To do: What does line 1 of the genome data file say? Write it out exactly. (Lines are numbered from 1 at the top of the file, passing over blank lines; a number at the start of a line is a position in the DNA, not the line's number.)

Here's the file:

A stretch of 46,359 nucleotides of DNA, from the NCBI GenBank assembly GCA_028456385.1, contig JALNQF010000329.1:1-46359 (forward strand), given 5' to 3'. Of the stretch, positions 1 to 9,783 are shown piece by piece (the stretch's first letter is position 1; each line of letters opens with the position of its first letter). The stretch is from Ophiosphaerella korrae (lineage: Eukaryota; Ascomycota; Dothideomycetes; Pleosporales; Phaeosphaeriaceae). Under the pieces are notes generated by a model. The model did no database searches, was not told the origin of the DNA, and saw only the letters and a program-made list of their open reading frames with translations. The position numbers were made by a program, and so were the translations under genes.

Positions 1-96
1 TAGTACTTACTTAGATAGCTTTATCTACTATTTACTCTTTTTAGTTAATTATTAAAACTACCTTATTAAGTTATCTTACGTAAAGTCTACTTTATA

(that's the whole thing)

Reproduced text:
A stretch of 46,359 nucleotides of DNA, from the NCBI GenBank assembly GCA_028456385.1, contig JALNQF010000329.1:1-46359 (forward strand), given 5' to 3'. Of the stretch, positions 1 to 9,783 are shown piece by piece (the stretch's first letter is position 1; each line of letters opens with the position of its first letter). The stretch is from Ophiosphaerella korrae (lineage: Eukaryota; Ascomycota; Dothideomycetes; Pleosporales; Phaeosphaeriaceae). Under the pieces are notes generated by a model. The model did no database searches, was not told the origin of the DNA, and saw only the letters and a program-made list of their open reading frames with translations. The position numbers were made by a program, and so were the translations under genes.